Planning for an unimaginable amount of work can be a difficult concept to embrace. Anyone who has been through something like this could give you a laundry list of would’ve, should’ve, could’ve scenarios. They will also attest to the importance of understanding priorities as they relate to the company’s ability to maximize profitability from such an event. These priorities are unequivocally the following:
- Ensuring the health and safety of customers and employees.
- Getting paid in a timely manner for the services provided.
- Maintaining the continuity of internal business systems, processes, and procedures.
- Satisfying referral sources.
Those with CAT experience quickly come to the realization that it is not business as usual in these situations. Resources will be stretched to the limit, and normal roles and responsibilities of positions within the company will need to be modified or completely altered. To accomplish this, I recommend the creation of a virtual organization which comes into existence only during CAT events. Key positions within this new company include the director of catastrophe services, first responders, a resource manager, production manager, and clerk of the works (COW). The director is quarterback and calls all the plays. The first responders are the first on site to sell the job, set the scope, and determine the resource needs. The resource manager is the hub of procurement for all materials, labor, and equipment. The production manager sets the schedule and allocates the resources. The COW ensures that documentation and compliance for billing is kept in order.
In consideration of this temporary operating model, it is important to note that careful thought needs to be given to the personnel used in each of the virtual roles. The model needs to be designed for efficiency and productivity. Taking advantage of the inherit strengths of the individuals as they relate to the roles and responsibilities needed is critically important. This means a senior manager or project manager may have to take direction from someone they don’t usually report to and vice versa. This model leaves little room for personal agendas or unhealthy egos.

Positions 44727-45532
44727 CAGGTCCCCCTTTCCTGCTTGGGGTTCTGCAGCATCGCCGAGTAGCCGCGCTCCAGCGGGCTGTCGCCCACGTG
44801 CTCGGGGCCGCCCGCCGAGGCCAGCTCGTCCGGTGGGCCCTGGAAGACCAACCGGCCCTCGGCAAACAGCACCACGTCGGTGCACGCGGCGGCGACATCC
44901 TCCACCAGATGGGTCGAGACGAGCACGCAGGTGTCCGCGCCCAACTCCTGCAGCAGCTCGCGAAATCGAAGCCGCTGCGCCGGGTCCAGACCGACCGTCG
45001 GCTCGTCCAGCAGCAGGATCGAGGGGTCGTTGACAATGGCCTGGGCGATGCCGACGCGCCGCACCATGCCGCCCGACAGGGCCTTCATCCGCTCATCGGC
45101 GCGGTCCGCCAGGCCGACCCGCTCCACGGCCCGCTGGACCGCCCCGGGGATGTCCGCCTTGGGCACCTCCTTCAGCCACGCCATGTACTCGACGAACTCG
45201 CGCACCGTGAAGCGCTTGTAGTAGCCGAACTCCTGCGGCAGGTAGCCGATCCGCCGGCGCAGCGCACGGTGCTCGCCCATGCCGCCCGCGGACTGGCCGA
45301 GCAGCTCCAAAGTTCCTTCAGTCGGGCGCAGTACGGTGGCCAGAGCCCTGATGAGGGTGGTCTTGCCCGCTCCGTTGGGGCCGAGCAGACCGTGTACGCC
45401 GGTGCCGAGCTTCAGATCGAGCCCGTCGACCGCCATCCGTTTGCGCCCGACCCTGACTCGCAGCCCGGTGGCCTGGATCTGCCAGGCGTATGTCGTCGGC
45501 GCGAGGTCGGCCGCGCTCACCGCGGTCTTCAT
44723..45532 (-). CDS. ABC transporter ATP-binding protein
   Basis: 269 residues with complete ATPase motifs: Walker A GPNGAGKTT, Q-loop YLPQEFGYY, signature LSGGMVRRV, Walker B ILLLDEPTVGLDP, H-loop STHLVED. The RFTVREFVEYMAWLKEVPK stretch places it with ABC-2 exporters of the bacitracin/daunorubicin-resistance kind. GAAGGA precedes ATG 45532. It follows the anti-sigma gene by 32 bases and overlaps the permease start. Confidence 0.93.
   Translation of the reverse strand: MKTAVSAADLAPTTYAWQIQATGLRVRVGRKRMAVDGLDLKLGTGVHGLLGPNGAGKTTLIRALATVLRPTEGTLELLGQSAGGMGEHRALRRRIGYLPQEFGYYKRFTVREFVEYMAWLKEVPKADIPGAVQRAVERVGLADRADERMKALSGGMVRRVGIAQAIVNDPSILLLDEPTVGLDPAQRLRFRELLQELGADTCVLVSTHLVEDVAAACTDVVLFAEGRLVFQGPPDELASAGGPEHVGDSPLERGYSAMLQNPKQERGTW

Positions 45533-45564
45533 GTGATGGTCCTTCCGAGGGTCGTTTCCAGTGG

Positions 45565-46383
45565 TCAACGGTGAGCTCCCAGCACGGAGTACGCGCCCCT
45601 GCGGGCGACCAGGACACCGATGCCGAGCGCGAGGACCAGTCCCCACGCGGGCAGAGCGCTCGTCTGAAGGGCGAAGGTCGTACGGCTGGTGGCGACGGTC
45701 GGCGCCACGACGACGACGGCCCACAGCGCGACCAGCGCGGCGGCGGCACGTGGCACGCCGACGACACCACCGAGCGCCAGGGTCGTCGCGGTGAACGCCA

Once the framework of the CAT team is determined, concrete procedures need to be established for each phase of the service delivery. This is where a clear understanding of the priorities comes in handy, because the protocol established in the plan may be significantly different from that of everyday business. Looking at it from a speed and efficiency standpoint, the framework for an assembly line method of processing the projects becomes very clear and can be broken down into four basic phases: intake, sales, work, and billing.
On the intake side, requests for service should be accurate and swift, so ample staffing is needed. The information gathered needs to be focused not only on what is necessary to get a crew on site, but also what is pertinent to the priorities established above. This information will be used by the director to ultimately make decisions on where the project falls on the waiting list.
The sales end of things is straightforward: get to as many projects as possible in the most efficient manner. The key to accomplishing this is keeping the team of first responders in a tight geographic area. Inspections need to be kept short and to the point. Scope the damage, give the customer a good faith estimate, sell the job, and move on to the next project. Perhaps the most valuable thing this team can do, aside from signing up the job, is to make sure they set appropriate and crystal-clear expectations with the customer. Nothing can screw up the production side of things more than overcommitting on the wrong project.